#381 Poor Knight’s Pudding with Raspberries. This was absolute heaven! The sweet-tart raspberries where made so delicious with their seasoning of cinnamon. Obviously with all that butter and cream it is not for dieters, but a portion does count as one of your five fruit and veg, so it’s not all bad. A perfect pud: 10/10.
The Poor Knights of Windsor was a charity set up centuries ago by Edward III soon after he created the Order of the Garter in the mid-14th century to give alms to old and retired soldiers that had lived to protect the country. Quite ahead of his time, I think. How this dessert came to be called Poor Knights of Windsor I do not know. The earliest mention of this dessert I can find crops up in Elizabeth Cleland’s 1755 book A new and easy method of cookery.
Almost 2 years ago I made the 1420 version of this dessert, also called pain perdu. This medieval recipe gave reasonably precise instructions to make it (see here for that post). Perhaps surprisingly, this more recent recipe from Ambrose Heath’s 1937 book Good Sweets, is rather scant on instruction:
Cut a French roll in slices and soak them in sherry. Then dip them in beaten yolks of eggs and fry them. Make a sauce of butter, sherry and sugar to serve with them.
Brevity is obviously his middle name. Here’s what I did…
First I took some of Jane’s advice and that was to use not just any old French roll, but a nice, rich brioche (like it wouldn’t be rich enough without!?). Although brioche wasn’t around much in the 1970s it is widely available these days.
I beat a couple of egg yolks with a little water just to make them easier to work with. I took a slice of brioche and sprinkled it liberally with dry sherry, then dipped it in the egg yolks and fried them on a moderate heat in a frying pan with butter. I kept the poor knights warm in a low oven whilst I got on with making the sherry sauce.
I melted 2 ounces of butter slowly in a small saucepan, then I turned up the heat and stirred in a tablespoon of sugar. When it had dissolved and was bubbling away, I added 2 tablespoons of dry sherry and that was it! Very simple indeed.
I served up the poor knights with a little of the buttery sauce drizzled over them.
#349 Poor Knights of Windsor (1937). It’s not very often that I make a recipe from the book just for myself, but this one I did. I thought it would be awful – I don’t usually like alcohol in desserts, but I was so, so wrong! It wasn’t as rich or as heady as I expected, the secret was to make the sauce very sweet and to liberally sprinkle the brioche with the sherry, rather than soak it. Very good 7/10.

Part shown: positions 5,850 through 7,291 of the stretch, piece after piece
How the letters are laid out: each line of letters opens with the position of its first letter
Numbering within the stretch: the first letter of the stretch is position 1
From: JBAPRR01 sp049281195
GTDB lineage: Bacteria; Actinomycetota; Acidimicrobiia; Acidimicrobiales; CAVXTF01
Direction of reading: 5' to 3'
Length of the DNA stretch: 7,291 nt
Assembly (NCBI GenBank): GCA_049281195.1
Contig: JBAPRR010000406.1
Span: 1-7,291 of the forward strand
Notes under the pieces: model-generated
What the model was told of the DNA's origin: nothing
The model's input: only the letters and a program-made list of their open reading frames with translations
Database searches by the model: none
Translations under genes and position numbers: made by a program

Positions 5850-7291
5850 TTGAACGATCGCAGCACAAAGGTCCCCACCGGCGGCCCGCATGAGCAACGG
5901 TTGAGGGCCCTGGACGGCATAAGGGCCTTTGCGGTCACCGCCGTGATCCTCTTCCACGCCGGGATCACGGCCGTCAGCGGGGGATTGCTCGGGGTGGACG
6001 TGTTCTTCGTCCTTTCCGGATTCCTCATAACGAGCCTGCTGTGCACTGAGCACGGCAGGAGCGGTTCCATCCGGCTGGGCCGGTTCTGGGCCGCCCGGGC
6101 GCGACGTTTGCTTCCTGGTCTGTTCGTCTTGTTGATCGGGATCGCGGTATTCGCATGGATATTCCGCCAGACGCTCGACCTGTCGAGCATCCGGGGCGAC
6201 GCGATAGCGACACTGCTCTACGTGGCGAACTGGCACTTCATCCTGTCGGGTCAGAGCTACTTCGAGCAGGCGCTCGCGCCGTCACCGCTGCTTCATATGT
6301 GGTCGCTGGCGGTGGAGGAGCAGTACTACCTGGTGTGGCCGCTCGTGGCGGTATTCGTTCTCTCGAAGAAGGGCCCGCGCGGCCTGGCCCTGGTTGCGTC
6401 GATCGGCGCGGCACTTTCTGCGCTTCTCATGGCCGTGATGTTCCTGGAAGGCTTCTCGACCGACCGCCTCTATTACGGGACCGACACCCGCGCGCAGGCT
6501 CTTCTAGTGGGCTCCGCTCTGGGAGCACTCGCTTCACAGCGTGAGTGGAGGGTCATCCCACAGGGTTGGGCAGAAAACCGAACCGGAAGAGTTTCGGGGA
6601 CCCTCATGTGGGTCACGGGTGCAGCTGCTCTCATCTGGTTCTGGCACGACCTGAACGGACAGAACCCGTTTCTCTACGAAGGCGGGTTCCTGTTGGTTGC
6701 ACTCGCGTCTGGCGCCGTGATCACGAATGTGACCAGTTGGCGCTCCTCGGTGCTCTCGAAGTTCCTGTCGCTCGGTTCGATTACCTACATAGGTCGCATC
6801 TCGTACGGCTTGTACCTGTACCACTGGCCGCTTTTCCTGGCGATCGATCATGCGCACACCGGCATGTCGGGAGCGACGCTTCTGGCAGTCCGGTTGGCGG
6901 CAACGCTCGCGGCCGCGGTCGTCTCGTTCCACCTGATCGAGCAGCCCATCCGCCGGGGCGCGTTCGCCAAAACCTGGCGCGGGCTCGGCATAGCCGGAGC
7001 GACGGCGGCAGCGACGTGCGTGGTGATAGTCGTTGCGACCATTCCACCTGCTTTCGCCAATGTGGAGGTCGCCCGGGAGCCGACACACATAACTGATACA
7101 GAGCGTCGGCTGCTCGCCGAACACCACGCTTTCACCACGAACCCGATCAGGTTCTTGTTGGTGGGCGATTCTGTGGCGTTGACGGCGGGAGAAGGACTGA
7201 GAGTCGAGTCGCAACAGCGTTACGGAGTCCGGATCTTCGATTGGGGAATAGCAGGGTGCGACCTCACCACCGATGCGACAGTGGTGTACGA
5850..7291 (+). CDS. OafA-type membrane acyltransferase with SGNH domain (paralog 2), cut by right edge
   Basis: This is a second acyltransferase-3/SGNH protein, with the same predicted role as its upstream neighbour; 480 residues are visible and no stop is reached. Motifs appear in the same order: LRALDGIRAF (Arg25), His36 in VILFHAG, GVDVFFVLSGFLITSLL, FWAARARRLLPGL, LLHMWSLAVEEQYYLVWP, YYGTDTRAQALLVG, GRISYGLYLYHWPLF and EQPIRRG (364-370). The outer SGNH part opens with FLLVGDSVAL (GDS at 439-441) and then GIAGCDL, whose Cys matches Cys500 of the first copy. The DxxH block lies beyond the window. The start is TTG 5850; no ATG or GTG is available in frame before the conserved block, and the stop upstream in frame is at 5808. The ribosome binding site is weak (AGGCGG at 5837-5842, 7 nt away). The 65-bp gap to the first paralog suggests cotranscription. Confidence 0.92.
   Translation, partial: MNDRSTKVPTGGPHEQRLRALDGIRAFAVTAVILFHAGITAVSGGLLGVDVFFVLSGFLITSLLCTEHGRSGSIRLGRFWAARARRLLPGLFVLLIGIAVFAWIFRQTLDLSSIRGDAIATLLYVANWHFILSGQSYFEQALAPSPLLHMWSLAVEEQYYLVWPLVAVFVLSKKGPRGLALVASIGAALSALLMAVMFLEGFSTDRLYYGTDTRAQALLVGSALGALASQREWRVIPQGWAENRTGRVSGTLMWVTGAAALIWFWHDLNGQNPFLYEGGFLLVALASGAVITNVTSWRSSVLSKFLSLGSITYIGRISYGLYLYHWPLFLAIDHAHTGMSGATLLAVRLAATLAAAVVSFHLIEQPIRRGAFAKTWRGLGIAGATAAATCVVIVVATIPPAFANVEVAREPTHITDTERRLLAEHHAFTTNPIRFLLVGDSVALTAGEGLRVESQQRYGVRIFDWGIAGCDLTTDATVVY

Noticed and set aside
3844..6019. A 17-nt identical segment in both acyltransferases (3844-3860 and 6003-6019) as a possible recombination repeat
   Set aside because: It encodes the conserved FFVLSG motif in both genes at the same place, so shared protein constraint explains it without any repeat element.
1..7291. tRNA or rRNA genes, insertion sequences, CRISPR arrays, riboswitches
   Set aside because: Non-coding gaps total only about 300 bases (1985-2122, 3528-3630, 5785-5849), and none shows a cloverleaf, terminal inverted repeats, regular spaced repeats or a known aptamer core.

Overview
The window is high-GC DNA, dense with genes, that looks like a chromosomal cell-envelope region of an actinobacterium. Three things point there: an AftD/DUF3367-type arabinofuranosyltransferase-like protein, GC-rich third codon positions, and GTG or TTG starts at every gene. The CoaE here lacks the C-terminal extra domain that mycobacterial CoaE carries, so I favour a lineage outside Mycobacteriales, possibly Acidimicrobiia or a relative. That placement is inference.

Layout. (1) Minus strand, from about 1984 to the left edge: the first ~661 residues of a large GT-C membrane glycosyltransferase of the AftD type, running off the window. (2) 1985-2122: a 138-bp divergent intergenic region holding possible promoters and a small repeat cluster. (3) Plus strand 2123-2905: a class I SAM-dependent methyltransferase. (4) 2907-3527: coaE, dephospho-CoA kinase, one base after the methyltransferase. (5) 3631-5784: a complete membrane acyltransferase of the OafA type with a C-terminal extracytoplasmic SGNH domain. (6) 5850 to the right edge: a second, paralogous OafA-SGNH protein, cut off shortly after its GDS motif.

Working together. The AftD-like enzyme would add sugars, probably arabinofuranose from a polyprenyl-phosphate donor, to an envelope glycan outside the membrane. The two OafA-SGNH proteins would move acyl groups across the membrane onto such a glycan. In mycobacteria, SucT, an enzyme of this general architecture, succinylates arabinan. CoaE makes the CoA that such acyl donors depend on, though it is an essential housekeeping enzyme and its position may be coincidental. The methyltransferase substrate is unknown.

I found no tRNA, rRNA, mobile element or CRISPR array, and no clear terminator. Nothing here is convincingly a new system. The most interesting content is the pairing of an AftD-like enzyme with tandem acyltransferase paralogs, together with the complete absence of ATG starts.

I haven’t done a historical recipe for a while, so I thought that my first recipe in this new country should be an old English one. It comes from the French pain perdu, which means lost bread, in other words smothered bread. It’s a French recipe but it obviously goes very far back in English history as this recipe proves. It’s from 1420 and is transcribed straight from the source, although Griggers doesn’t say what the source is! To put this into historical context, Henry V is the King of England and so he will have indulged himself on these in banquets; indeed, the inclusion of sugar in the recipe made it very regal. In the fifteenth century, honey would have been used as a sweetener. Eventually this dessert morphed into Poor Knight’s of Windsor – of which there are two recipes in English Food and I will try and do them soon so we can compare and contrast. Anyways, here is the recipe:
‘Take fair yolks of eggs, and separate them from the white, and drawn them through a strainer, and take salt [a pinch] and cast thereto; then take fair bread, and cut in round slices; then take fair butter that is clarified, or else fresh grease, and put in a pot, and make hot; then take and wet well the slices in the yolks, and put them in a pan, and so fry them up; but be ware of them cleaving to the pan; and when it is fried, lay them on a dish, and lay plenty of sugar thereon, and then serve forth.’
I used clarified butter – not sure what is meant by grease, I suppose the author meant lard or dripping. It is important to clarify the butter, otherwise it and the bread will burn. The word fair in the recipe means fresh; so the quality of ingredients was important in medieval times just as nowadays. Griggers suggests using brioche should you have it. I didn’t.
FYI: Payn per-dew is also called French toast sometimes, but in the north of England I know it as ‘eggy bread’ and it is not just the yolks but the whole egg plus some milk is used. Slices are fried in a little oil and eaten with a scraping of tomato sauce or brown sauce and is certainly not a pudding!
#253 Payn Pur-Dew (1420). A simple and historical recipe that is a wee bit bland by our modern tastes. I think that in the 1420s it would have been an exciting dish, but I prefer it made with the whole egg and some milk to make it less rich and serve as a savoury rather than a sweet. It might have been better with syrup or honey on it instead; something with a bit of heady flavour. So, all-in-all it was okay, but not amazing. 4/10.